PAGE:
The home on Livingston Street was built for Mr. and Mrs. Horne as a winter cottage, until Mildred Horne moved in year round. An accomplished gardener, Mrs. Horne lived there until she moved into a retirement home, (she's the one who nicknamed the home Pine Green), and since then the home has only had one other owner. So it's in good condition with a few pristine rooms, exactly as they were created by Stoltz.
The house is built of Cypress with a custom multi-colored stain and flourishes of Stoltz rockwork around entryways and on the monumental fireplace/fountain. His trademark pecky cypress ceiling can be found in the living room, and walls in one of the bedrooms and bathroom still show colorful Stoltz's touch. Two perpendicular walls surrounding the bathtub have a quintessential Stoltz flamingo fresco and are masterpieces with expressive splash techniques, years before Jackson Pollock.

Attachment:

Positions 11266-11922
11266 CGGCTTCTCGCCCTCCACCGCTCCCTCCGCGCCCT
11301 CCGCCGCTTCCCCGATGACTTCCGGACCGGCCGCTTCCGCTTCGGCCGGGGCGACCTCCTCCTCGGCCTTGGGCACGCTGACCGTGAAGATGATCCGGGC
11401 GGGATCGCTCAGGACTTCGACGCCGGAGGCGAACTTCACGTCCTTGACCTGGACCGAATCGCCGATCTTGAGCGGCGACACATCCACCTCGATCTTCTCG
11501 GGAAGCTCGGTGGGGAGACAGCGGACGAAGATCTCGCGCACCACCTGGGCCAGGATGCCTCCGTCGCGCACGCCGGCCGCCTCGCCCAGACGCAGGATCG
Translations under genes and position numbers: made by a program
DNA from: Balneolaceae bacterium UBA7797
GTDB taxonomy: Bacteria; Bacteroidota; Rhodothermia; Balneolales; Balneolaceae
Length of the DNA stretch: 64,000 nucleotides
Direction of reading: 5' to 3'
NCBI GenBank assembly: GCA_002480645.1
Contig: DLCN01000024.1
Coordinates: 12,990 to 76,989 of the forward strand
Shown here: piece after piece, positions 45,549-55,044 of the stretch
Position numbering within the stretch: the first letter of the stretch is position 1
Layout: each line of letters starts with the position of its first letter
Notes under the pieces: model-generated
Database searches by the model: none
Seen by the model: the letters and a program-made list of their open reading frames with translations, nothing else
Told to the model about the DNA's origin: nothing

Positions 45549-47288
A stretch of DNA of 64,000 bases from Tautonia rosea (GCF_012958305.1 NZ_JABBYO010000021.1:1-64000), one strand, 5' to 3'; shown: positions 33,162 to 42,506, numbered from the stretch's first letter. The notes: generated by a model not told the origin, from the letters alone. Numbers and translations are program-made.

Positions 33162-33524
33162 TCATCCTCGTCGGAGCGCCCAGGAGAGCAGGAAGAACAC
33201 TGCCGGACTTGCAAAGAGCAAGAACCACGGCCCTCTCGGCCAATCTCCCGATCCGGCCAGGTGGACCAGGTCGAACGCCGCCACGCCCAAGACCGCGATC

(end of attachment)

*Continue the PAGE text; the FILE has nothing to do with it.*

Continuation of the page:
The feeling I got from this small house was that of a lodge out West. There aren't many surviving old wood structures in Central Florida and the use of rough hewn timbers and large rocks reminded me of the architecture one might see in the National Parks. Behind a wall of colorful Crotons, this amazing oasis is hidden from downtown commuters. The size of the rooms is small by today's standards, and the home's new owners must have appreciated it as a piece of art, not for its livability. Let's hope they are good stewards of what is becoming a rarer commodity in Central Florida: originality.